On the naming of things

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Once upon a time, there was a knight called Sir Topiass who turned into a tree… and then into something else…

On Saturday, the Obrienaternal household paid one of its occasional visits to the VanDusen Botanical Gardens, one of Vancouver’s vegetative delights, for some leisurely herboriser. (more…)

AcciDEntal SCROTUS: allegory is all around when medievalising moDErn French teaching

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Christine de Pizan, “Ditié de Jehanne d’Arc”

All images in this post: London, British Library, Harley MS 4431 (Christine de Pizan, but not her Joan of Arc)

As promised in the previous post, here is a PDF facing-column text: Christine de Pizan on Joan of Arc, (more…)

From Joan of Arc to Wonder Woman via Christine de Pizan, on #medievaltwitter

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Twittering collage comics: a fine, noble, and ancient art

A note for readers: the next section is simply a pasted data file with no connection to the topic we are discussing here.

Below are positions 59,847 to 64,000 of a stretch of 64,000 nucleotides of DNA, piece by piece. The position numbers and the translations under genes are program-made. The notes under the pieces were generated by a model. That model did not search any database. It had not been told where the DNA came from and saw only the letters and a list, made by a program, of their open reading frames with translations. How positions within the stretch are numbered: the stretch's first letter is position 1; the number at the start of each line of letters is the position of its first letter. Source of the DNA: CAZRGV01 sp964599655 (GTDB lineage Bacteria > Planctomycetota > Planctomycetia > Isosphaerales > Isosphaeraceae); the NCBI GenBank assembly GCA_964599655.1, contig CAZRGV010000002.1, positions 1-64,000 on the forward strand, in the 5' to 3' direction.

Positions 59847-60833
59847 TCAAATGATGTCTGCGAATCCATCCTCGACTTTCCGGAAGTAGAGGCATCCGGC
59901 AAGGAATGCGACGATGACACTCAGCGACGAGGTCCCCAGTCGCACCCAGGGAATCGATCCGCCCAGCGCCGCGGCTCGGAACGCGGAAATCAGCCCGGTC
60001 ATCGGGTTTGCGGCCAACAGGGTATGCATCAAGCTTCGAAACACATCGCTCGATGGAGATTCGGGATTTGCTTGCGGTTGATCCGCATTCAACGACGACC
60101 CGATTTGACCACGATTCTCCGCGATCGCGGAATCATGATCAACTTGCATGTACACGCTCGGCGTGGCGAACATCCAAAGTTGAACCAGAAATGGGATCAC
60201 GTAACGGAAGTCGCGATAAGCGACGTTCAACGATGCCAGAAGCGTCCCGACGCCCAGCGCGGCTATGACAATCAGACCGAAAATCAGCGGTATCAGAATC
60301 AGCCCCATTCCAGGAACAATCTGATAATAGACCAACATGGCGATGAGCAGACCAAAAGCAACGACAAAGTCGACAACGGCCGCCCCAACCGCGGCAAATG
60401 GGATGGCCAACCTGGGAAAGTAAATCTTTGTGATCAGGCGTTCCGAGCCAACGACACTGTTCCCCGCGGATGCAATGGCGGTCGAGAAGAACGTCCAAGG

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Next post: on Christine de Pizan

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Since the advent of The Post-Ironic Dictatorship Of The Post-Proletariat in the USA, there’s been a certain resurgence of interest in—and a renewed appreciation of the eternal timeliness and relevance of—the allegorical, the apocalyptic, and active women; writers, makers, and shapers. It’s not all about The Handmaid’s Tale; I have a sense that Christine de Pizan may be having a resurgence. Renaissance. Renovation. Consider this a tip-off on trend-spotting, cool-hunting, and innovation. (Also, on these subjects, if you’re looking for something else to read, may I recommend William Gibson’s Pattern Recognition and Zero History).

Anyway. I’ll be reposting a bunch of stuff from recent Twitter in a next blog post on here. Much will be from today: being the feast day of Joan of Arc, burned at the stake in Rouen on this day in 1431, and whose first biography (in her lifetime, in 1429) was by Christine.  (more…)